Radical Islam Takes Root Near Ground Zero
Suddenly this morning, two stories appear in mainstream media about the Islamic Thinkers Society, covered two weeks ago at LGF; the first is in the New York Times, where the headline stresses the group’s claim that they are “non-violent:” Queens Muslim Group Says It Opposes Violence, and America.
The young Muslim men, with beards and bullhorns, work the streets of Jackson Heights on the weekends. They surface at parades and protests around the city, loudly declaring America the enemy and advocating for an Islamic state. Several weeks ago, they publicly tore up an American flag as payback for the reported desecration of the Koran at Guantánamo Bay, Cuba. Their own videos of violence against Muslims, one with the title “Muslim Massacres,” have recently appeared on Queens Public Television.
In the annals of New York City’s political outspokenness and fringe-group culture, the Islamic Thinkers Society may seem unremarkable at first glance. But after 9/11, in the city most damaged and unsettled by the terrorist attacks, the emergence of this young, however limited, Muslim-American voice is strikingly bold. In its fliers and on its Web site, the group describes itself as an “intellectual and political nonviolent organization,” but it bears a strong resemblance to Islamist movements in England that try to unite Muslims by inciting anger.
“Wake up and realize that the line has been drawn between the camp of Emaan and the camp of Kufr and there is no middle ground as of right now,” reads a glossy publication by the group that is titled “Islamic Revival.” In Arabic, Emaan can be translated to mean “faith” and Kufr, “disbelief.”
“We are not afraid to speak against the unjust rulers of Muslim world and replace them,” the statement reads. “To the Muslim scholars for dollar$: Speak good or remain silent!”
The group’s spokesman, Ariful Islam, said he was a 21-year-old student at La Guardia Community College who came to Queens from Bangladesh when he was 8. He said the group’s purpose was promoting unity among Muslims and that the F.B.I. had been monitoring it for two years. The F.B.I. would not comment.
“What they’re worried about is, are we recruiting for jihad,” Mr. Islam said. “Through our past couple of years we have never recruited anyone to go to a foreign land. We have always made that clear through our activities. We have always stressed nonviolent means. However, that does not mean that we don’t address American foreign policy, and we strongly disagree with their policies.”
The second piece is in the New York Observer, telling the story of a woman who was denigrated and assaulted by this “non-violent” group of Muslim activists: Local Insurgents: ‘Islamic Thinkers’ Menace Gay NY.
On the evening of July 11, 2004, Kristine Withers walked down 37th Avenue, a main drag in Jackson Heights, Queens, and passed what had become a familiar sight: a group of tables set up on the sidewalk by the Islamic Thinkers Society, a local group of militant Islamists. On the tables, copies of the Koran and books espousing the group’s strict religious beliefs shared space with tracts on Zionism, pamphlets on the dangers of homosexuality, and signs bearing messages like “Your Terrorists Are Our Heroes.”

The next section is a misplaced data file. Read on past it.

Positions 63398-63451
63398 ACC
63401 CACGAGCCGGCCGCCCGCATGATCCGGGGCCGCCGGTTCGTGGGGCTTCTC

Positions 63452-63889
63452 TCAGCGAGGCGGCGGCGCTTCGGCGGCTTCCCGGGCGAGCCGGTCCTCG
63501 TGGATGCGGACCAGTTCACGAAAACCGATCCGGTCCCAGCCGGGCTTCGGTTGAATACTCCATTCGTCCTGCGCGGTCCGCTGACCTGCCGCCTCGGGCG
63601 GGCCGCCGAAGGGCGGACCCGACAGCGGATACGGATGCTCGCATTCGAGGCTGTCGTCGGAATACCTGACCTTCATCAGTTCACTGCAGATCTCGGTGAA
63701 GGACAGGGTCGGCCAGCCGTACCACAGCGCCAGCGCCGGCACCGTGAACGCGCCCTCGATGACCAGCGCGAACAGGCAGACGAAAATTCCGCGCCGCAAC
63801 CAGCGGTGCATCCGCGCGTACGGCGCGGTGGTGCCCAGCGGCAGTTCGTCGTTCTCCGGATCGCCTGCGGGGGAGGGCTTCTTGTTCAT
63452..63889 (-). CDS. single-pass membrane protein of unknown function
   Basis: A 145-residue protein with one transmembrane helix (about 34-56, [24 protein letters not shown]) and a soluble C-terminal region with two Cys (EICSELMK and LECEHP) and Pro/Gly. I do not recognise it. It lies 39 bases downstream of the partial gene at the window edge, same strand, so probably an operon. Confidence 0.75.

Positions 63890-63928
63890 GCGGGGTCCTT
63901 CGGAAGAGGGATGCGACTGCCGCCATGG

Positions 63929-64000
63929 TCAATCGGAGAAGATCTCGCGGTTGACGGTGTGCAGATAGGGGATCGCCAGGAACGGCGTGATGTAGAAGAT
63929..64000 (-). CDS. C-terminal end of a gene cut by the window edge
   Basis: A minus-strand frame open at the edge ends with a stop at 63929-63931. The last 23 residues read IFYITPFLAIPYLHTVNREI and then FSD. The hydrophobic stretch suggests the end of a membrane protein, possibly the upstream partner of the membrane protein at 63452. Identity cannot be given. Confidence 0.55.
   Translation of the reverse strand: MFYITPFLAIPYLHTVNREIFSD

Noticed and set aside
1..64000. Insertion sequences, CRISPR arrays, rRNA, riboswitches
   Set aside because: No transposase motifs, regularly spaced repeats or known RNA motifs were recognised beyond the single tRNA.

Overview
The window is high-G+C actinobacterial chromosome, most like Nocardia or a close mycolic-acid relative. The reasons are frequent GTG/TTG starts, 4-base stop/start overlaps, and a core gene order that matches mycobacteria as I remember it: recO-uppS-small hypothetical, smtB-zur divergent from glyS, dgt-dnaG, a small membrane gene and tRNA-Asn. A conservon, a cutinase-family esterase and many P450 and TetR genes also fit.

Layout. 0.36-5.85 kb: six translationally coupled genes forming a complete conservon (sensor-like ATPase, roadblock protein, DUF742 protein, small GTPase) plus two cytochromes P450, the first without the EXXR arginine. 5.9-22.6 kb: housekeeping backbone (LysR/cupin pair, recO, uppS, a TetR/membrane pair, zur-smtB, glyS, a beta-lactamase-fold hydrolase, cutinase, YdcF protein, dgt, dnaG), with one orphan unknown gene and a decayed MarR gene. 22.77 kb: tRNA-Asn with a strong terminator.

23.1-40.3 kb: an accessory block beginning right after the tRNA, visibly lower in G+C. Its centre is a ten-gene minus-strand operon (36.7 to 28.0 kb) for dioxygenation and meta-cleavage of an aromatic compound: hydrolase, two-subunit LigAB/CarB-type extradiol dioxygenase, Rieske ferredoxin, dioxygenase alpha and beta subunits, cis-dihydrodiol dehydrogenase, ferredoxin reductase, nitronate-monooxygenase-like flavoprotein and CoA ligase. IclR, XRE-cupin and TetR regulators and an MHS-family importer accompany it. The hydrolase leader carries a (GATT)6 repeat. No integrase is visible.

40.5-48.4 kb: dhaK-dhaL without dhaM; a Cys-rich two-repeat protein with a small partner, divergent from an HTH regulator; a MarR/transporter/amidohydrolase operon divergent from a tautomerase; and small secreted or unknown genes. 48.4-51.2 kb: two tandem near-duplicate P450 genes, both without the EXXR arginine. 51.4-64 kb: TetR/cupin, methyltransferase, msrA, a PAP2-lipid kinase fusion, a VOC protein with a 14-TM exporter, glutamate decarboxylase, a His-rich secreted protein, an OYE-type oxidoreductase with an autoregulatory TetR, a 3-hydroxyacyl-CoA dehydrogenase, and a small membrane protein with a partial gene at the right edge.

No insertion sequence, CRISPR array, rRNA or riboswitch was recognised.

Ms. Withers, who identifies herself as a lesbian and a political conservative, was offended by the group’s message. The Islamic Thinkers Society had become a regular feature at local gay-pride parades, where they’ve called for the castration and death of gay men, according to several witnesses who spoke to The Observer. But Ms. Withers said it was as much the anti-American messages as the anti-gay ones that riled her up.
“To me, it’s synonymous with the Nazis recruiting on 42nd Street during World War II,” she said of her antagonists.
So, in another installment of the then-yearlong series of hostile exchanges between her and the group, she decided to do something. At one point in the exchange, she told the dozen or so bearded young men who make up the group that the prophet Muhammad was a pedophile. They called her a “Christian bitch,” by her account. Then she knocked over a sign and stepped on it. Two young bearded men, members of the group, pulled the sign out from under her, sending her flying to the ground.
Soon, police arrived and took a statement from Mohamed Bahi, a student at Queens College who told The Observer that he is not a member of the group. Ms. Withers was charged with incitement to riot and four other counts. Queens District Attorney Richard Brown assigned the case to the unit of his office that handles bias crimes, though Ms. Withers argued that the Queens District Attorney was going after the wrong person for bias.
(Hat tip: LGF readers.)